The capture of deposed President Saddam Hussein is sparking new debate concerning the whereabouts of Iraq's suspected weapons of mass destruction (WMD). Washington maintains the weapons posed an urgent enough threat to require toppling Hussein's regime. But some top arms inspectors say they increasingly believe most of the weapons were destroyed. Will Hussein's capture finally clear up the mystery?
Prague, 17 December 2003 (RFE/RL) -- The U.S. finally has in custody the man who knows whether Iraq had weapons of mass destruction so dangerous that they justified Washington's pre-emptive toppling of his regime.
But so far, the 13 December capture of Hussein has not produced any startling revelations. Instead, the former Iraqi leader has reportedly told his interrogators what he has said for more than a decade now -- that his government no longer possessed any banned weapons.
The weekly U.S. news magazine "Time" reports that when interrogators asked if Iraq had weapons of mass destruction, Hussein replied: "No, of course not. The U.S. dreamed them up itself to have a reason to go to war with us."
Beyond that statement, revealed privately to the magazine by an intelligence official, nothing is known about what Hussein is telling his captors. But his capture -- and his accusation that Washington "dreamed up" his weapons of mass destruction -- has reignited Western debate over whether such weapons will ever be found.
British Prime Minister Tony Blair vigorously joined the fray yesterday, saying that since Hussein was toppled last April, U.S. inspection teams have uncovered what he called "massive evidence" of efforts by the former regime to develop WMD. He said the U.S.-led inspectors -- the Iraq Survey Group (ISG) -- must continue their work.
"We've got to carry on the work that we're doing because, contrary to some of the things that appear, the Iraq Survey Group has already found massive evidence of a huge system of clandestine laboratories, workings by scientists, plans to develop long-range ballistic missiles," Blair said.
Blair also called for patience while the teams search, saying Iraq is a large country where it is easy to hide evidence of past activities.
"Now frankly, these things weren't being developed unless they were developed for a purpose, and I think it will take us time. But I just say to people continually when a country with a ruler like Hussein tries to hide what it's doing, in a large country like Iraq, it's relatively easy to hide it," Blair said.
But even as Blair assured the British public that Hussein's weapons programs will be exposed, other influential voices joined the debate to contradict his position.
Former chief UN weapons inspector Hans Blix said yesterday that it is becoming "increasingly clear" that Hussein's regime destroyed most of its weapons of mass destruction in 1991 after the Gulf War.
Blix told Swedish media that "my guess is that there are no weapons of mass destruction left.... I think many of the things that were said [about Iraq having them] were not sufficiently well-based."
Blix was head of the UN monitoring commission that returned inspectors to Iraq late last year. The inspectors -- who had been barred from Iraq by Hussein for four years -- worked for three months before a U.S.-led coalition invaded Iraq in what was billed as an urgent action to eliminate Baghdad's weapons threat. Blix opposed the military operation, arguing that the UN inspections were making progress in assuring Iraq was disarmed and merited more time to work.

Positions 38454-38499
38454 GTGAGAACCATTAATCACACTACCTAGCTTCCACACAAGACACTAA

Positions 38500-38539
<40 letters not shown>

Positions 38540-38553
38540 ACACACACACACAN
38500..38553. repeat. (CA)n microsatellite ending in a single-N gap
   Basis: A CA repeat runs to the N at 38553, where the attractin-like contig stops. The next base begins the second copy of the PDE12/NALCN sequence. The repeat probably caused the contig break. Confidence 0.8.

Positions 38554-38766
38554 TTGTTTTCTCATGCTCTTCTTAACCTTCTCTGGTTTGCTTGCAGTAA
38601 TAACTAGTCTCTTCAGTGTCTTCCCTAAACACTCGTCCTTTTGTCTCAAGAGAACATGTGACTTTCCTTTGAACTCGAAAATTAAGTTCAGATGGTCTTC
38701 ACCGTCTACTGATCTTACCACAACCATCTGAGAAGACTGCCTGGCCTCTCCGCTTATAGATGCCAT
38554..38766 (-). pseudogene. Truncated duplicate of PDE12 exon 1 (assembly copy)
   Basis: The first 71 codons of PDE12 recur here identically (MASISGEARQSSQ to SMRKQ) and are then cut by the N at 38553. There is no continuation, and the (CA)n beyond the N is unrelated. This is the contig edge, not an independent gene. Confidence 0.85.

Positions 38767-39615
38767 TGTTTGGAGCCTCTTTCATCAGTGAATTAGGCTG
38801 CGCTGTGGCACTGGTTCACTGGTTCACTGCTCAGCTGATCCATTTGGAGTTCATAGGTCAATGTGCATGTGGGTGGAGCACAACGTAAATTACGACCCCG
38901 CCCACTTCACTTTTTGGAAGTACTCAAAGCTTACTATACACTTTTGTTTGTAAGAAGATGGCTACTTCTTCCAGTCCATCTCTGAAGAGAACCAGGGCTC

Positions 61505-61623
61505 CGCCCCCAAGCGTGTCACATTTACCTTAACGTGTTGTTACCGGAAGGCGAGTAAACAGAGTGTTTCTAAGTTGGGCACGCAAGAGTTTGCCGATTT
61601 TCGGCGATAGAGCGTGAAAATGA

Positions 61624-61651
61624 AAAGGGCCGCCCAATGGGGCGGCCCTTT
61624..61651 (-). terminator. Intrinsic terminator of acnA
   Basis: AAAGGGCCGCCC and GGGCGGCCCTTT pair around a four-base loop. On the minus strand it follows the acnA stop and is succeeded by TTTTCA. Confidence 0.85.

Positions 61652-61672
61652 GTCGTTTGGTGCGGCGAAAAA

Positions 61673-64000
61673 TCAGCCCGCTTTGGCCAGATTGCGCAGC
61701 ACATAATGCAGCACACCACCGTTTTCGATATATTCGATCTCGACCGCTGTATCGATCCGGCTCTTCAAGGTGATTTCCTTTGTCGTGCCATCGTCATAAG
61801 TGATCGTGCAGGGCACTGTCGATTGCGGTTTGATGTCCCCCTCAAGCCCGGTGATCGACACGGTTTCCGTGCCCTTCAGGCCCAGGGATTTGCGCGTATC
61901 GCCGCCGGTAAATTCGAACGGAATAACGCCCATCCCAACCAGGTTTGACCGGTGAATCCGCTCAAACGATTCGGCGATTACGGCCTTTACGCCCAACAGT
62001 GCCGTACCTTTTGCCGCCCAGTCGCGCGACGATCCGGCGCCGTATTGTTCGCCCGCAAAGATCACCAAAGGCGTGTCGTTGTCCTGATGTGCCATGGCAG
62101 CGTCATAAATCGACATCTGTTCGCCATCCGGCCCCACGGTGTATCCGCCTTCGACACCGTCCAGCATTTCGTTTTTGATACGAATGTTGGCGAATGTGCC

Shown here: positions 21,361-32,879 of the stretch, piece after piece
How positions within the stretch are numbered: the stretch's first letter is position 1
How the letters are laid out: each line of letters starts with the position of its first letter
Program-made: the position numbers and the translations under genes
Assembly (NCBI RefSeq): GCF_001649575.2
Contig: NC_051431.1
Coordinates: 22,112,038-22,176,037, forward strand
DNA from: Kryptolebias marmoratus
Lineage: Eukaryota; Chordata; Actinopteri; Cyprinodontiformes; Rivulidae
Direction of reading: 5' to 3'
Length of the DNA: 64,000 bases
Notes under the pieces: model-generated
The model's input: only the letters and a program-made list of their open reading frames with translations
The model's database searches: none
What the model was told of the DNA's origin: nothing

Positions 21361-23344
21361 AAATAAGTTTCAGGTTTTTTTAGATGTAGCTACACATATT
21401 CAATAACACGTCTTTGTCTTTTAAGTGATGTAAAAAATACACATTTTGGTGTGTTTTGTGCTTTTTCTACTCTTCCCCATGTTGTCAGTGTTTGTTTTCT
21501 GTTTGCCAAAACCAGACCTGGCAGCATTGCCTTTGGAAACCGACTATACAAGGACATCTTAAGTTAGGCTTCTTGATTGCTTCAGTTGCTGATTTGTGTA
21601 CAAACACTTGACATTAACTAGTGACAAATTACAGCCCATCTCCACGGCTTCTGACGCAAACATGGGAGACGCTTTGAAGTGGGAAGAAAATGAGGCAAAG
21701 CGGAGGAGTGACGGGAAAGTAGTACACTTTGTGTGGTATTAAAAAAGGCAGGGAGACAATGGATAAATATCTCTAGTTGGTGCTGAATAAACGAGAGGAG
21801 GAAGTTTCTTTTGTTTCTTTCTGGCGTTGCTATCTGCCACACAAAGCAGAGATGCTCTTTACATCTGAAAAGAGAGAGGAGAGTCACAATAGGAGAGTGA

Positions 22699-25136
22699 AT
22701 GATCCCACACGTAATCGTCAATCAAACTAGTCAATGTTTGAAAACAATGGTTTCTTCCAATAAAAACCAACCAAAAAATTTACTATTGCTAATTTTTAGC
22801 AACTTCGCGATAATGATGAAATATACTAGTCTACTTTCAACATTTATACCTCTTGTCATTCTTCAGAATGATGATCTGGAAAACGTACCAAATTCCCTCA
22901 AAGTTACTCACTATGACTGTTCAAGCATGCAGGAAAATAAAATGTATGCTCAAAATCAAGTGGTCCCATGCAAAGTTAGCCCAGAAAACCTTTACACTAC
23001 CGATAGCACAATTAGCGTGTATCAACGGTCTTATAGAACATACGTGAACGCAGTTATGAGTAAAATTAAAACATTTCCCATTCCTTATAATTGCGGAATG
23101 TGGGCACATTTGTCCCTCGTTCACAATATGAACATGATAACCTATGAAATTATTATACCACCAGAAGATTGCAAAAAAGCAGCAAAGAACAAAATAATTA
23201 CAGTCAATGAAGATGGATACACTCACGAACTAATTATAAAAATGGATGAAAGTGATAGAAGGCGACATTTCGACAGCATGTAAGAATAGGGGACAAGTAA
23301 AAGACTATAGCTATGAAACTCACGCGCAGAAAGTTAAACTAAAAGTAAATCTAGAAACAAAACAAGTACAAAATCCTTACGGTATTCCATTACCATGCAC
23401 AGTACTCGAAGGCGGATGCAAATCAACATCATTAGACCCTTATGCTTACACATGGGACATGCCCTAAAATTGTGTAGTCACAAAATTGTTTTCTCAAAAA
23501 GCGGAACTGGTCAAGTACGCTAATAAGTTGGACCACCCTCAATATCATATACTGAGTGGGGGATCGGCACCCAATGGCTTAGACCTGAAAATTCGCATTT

Analysts say the debate over Iraq's weapons of mass destruction is likely to continue until some final proof comes forward to end it. But the effort to find such proof could take months more -- or even years.
John Hart is a researcher specializing in chemical and biological weapons at the Stockholm International Peace Research Institute in Sweden. He says the ISG is amassing huge numbers of documents, all of which will have to be painstakingly analyzed.
"There is the sheer volume of paperwork that has been collected. This is citing what [ISG head] David Kay says, [that] if you line up all the paperwork, it is about seven miles' worth of documentation. So that takes a lot of time to go through," Hart said.
At the same time, it is far from certain that when the ISG finally produces its findings, they will convince all parties that Hussein had dangerous weaponry. That is because, since the U.S.-led inspectors have yet to find any operational weapons of mass destruction, they are increasingly concentrating on merely proving that Iraq had an ongoing capability to produce them.
Hart describes the shift in the U.S. hunt for evidence by saying that with the first U.S. inspection organization, the Mobile Exploitation Teams, "it is fairly clear that they were looking for weapons, and they thought they would find weapons. And then gradually the terms 'program' and 'capability' started to pop up, and a strong emphasis is being placed on programs and capabilities by the ISG."
He continues: "If it can be clearly demonstrated that there were these programs in existence, maybe they were put on ice to some extent. But, nevertheless, if it can be demonstrated these programs still existed and were being pursued, then that's a violation of UN Security Council Resolution 687 [demanding Iraq give up all weapons of mass destruction programs]."
That may mean -- barring some sudden admission by Hussein -- the debate over Iraq's weapons of mass destruction will remain just as contentious months from now as it is today.
Critics of the U.S. and British pre-emptive action in Iraq will continue to argue that Washington and London overstated the level of immediate threat that Baghdad posed.
And proponents of the action will argue that Hussein possessed the capability to produce weapons of mass destruction and that, combined with his history of attacking neighboring states, was reason enough to remove him from power.